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Web Server in DMZ

Posted on 2006-05-05
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Our company is looking at placing a web server in the DMZ of our firewall.  I understand the basic setup of

Internet -------Firewall1---------Web Server------Firewall2-------LAN

My biggest question comes in the fact that there will be a SQL server database on the LAN that will need to be accessed by the web server.  What is the best way to approach setting this up.  Would it make sense to use possibly 3 firewalls, and put the SQL server in a DMZ off of the third firewall?  Any thoughts on this would be appreciated.

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Question by:steyerhuber
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chris_calabrese earned 200 total points
ID: 16617839
Yes, using a third firewall is a common way to do this.

Another is:

Internet----Firewall1----WebDMZ----Firewall2----InternalNet
                                                     |
                                                App/DB DMZ
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by:gam1002
gam1002 earned 200 total points
ID: 16618208
It's important to point out that you don't actually *need* three firewalls. You could quite easily purchase a hardware firewall, with the approiate number of interfaces/feature pack.

For example, the above configuration could easily be handled by a PIX515E, with a suitable unrestricted bundle, more than two ethernet interfaces etc. You could then have an ethernet port for internal LAN, SQL server and Webserver.

By tightening either ACL's (cisco) or rules (Checkpoint/netscreen etc) you can construct rules that means even if one server is comprosised, the other server isn't sitting wide open to attack.

HTH
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by:ahoffmann
ahoffmann earned 200 total points
ID: 16621888
> What is the best way to approach setting this up.
depends on your security requirements and what you already have on the web server
In all cases I'd not use the SQL server from your LAN but use one in the DMZ with copied (read-only) data.

If your web server does not host multiple applications or domeins, I'd use it as SGL server also, which makes it fast and you need only to connect to localhost.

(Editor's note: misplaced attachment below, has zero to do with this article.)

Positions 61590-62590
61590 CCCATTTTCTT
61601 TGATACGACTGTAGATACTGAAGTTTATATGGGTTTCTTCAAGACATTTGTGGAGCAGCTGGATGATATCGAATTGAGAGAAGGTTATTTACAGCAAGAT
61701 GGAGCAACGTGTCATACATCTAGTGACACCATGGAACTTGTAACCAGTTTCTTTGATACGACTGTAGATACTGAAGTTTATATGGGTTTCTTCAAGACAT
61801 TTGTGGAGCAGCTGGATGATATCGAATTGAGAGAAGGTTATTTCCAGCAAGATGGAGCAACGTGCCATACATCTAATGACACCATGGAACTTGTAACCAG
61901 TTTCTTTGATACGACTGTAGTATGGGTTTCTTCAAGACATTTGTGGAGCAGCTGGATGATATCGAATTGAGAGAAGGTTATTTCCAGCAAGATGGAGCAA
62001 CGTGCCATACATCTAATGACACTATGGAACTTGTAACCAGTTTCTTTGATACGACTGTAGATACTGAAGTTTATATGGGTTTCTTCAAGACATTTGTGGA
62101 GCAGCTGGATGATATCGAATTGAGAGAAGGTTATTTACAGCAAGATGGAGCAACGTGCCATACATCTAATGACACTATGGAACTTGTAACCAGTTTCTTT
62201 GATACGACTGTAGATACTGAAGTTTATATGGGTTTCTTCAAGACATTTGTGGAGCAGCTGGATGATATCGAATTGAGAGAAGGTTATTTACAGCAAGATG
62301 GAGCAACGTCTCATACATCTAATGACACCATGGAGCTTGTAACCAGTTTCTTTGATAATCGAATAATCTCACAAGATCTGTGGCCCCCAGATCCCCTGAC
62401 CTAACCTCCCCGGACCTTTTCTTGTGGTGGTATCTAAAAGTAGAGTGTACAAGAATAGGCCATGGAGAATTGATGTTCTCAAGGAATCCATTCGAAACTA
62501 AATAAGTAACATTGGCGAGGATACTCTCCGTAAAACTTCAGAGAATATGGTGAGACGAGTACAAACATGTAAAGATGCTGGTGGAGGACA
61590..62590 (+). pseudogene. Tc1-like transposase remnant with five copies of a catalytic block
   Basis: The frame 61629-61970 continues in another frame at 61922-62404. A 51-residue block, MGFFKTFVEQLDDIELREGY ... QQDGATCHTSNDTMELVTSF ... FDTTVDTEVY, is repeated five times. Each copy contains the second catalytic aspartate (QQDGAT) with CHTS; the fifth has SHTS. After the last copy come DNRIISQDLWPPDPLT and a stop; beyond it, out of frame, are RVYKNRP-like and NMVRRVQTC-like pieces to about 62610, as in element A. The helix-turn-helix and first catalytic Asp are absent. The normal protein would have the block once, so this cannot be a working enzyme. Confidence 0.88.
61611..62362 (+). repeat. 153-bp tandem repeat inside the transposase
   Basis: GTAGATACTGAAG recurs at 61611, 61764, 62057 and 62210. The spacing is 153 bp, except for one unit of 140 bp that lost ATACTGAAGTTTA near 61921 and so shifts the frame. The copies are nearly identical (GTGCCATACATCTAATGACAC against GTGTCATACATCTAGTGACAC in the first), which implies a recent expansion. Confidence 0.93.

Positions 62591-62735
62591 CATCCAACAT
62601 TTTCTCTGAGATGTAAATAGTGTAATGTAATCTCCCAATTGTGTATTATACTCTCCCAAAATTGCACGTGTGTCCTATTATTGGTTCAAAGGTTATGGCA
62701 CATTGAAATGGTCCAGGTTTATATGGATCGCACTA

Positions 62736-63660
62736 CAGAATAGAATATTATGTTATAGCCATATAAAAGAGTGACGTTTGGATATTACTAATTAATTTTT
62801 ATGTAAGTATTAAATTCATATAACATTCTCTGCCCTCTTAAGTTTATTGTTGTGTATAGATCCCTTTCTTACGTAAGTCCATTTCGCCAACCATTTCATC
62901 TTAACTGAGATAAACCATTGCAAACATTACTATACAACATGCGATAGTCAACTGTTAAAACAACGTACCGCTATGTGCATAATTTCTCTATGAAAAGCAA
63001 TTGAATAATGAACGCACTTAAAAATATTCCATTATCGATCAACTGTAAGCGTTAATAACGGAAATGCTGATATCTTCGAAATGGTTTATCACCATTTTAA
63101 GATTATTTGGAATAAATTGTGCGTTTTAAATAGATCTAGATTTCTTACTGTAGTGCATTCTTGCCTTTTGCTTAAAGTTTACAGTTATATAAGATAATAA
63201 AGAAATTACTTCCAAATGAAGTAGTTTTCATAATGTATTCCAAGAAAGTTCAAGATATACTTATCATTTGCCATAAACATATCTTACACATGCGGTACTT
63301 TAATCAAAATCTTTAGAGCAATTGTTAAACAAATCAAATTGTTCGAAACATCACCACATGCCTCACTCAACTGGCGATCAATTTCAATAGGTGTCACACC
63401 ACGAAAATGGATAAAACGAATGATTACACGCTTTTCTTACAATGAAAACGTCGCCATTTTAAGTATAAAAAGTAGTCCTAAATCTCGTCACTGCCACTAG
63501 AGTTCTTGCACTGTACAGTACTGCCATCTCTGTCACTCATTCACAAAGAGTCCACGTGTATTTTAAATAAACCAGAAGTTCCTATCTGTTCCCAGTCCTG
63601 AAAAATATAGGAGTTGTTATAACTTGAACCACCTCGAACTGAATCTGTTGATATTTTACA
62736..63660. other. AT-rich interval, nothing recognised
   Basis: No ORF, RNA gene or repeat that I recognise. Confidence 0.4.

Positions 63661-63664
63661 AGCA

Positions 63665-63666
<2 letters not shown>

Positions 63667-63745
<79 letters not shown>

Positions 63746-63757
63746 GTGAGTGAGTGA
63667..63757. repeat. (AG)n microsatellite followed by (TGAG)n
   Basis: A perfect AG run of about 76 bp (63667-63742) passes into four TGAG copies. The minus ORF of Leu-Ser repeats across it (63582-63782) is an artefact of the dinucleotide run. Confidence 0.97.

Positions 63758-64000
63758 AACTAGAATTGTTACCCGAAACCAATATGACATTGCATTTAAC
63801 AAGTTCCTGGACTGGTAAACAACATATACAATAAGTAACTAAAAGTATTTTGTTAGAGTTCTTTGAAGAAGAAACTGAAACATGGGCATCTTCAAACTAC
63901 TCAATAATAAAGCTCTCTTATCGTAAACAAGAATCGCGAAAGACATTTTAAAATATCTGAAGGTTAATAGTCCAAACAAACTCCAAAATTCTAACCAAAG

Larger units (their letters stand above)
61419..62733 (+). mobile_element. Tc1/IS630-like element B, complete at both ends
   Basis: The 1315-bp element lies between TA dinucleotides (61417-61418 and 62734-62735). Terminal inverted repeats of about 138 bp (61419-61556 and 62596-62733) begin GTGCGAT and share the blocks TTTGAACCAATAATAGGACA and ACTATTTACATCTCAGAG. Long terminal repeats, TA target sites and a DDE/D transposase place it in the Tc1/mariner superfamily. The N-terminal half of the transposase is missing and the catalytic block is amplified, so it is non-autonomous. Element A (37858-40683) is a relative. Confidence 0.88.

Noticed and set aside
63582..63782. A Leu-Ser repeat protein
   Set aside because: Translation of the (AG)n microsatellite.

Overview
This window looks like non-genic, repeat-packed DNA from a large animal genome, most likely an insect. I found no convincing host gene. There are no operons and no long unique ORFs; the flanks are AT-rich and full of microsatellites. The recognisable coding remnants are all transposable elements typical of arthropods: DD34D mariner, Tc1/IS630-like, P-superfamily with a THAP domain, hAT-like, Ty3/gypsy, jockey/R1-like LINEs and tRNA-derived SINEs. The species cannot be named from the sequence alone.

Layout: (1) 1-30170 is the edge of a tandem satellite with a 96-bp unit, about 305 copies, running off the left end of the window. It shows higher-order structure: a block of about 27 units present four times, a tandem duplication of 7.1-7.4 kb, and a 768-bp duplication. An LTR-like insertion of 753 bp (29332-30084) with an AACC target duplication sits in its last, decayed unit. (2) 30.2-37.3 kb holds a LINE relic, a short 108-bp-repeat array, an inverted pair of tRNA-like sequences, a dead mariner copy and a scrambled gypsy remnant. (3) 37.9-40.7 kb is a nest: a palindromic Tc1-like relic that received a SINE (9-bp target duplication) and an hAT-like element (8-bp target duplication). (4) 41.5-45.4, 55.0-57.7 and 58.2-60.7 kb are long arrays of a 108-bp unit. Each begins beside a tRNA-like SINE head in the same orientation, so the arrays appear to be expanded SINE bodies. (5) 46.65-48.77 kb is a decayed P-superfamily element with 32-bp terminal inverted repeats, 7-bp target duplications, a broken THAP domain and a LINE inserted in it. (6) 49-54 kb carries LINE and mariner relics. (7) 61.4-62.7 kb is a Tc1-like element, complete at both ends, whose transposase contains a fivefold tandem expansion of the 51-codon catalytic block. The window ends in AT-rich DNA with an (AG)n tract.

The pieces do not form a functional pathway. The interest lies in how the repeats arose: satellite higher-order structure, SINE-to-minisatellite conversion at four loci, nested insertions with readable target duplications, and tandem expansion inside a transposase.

Otherwhise use a SQL server on its own host. I guess you don't need a firewall between the web server and the SQL server then, 'cause it must pass all SQL traffic anyway. Only if someone owns your web server, then that firewall raises the bar to own the SQL serevr also.
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by:RiDo78
RiDo78 earned 200 total points
ID: 16625113
Does the webserver require read/write access to the database?

If not you can setup an read/write database on the LAN and have it replicate to the read-only DB on the webserver.

Otherwise you can setup an HARDENED reversed proxy on your outside firewall, ensuring that your webserver receives only legitimate web-requests and nothing else. So a buffer-overflow or some other hacking-techniques only affect the proxyserver, not the webserver. For the webserver to connect to the DB, you can setup a portforwarding in FW2 or setup an VPN-tunnel thru the FW. Now it's quite hard to gain access to your internal network as a hacker has to compromise both the proxyserver and the webserver.

HOWEVER, you are not safe against crappy-developed insecure websites. If there is a way to edit the webpages or alter the database-content, it can (and probably will) be used. So you have to ensure that the webuser has no rights to alter the static pages, page-templates and scripts. So they should be read-only (windows) or read&execute (*nix) and not owned by the webuser itself. Futhermore, the database-user should have the correct rights assigned to it. So if the website only needs to read from a table, make sure only SELECT statements are authorized for that table.

If you are completely paranoid and happen to be the developer of the website, you might want to forget about the db-connection thru the firewall, and place another webserver inside the LAN. Now setup a portforwarding so the DMZ-webserver can query the LAN-webserver. Change the website so that all DB-access is replaced by XML-queries to the LAN-webserver. On the LAN-webserver you catch the XML-queries, run a descent check on what is going to happen and wheter or not it is allowed, and if everything is OK, query the database, check the results, convert them to XML and send them back to the webserver. (Although I have to admit, performance-wise it's not the best way to go)


But the problem with security is that it's as strong as the weakest link. So do ensure your website is written properly.
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by:ahoffmann
ID: 16626350